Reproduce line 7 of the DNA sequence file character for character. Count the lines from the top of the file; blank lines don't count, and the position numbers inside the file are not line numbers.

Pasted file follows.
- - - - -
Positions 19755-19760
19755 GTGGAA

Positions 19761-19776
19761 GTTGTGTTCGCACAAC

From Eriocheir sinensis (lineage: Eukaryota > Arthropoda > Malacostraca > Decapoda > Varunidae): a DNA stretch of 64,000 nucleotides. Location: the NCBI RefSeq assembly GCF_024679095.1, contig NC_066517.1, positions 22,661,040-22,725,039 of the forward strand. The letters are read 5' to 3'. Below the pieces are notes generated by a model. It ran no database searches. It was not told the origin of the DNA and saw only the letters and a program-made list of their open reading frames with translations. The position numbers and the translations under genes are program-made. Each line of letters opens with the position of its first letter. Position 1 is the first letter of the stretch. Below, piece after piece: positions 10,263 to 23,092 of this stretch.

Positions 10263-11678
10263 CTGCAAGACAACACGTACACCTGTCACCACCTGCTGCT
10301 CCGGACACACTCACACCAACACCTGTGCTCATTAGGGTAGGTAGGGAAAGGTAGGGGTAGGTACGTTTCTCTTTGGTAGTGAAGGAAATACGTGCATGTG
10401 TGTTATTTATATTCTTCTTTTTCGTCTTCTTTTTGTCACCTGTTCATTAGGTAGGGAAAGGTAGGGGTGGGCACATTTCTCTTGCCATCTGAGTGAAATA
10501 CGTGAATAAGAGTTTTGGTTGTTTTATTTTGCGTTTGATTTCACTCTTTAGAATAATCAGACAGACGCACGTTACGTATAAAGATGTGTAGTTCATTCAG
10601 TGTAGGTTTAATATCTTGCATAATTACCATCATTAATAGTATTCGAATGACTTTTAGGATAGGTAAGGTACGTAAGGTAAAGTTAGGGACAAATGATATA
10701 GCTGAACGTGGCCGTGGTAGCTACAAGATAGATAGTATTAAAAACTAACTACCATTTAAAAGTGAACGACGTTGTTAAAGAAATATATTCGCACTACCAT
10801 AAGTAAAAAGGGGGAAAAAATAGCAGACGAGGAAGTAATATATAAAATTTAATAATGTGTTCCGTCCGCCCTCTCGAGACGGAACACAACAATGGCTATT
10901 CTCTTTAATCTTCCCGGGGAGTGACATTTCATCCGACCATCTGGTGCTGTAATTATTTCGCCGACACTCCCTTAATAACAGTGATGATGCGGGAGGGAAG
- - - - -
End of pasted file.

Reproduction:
10263 CTGCAAGACAACACGTACACCTGTCACCACCTGCTGCT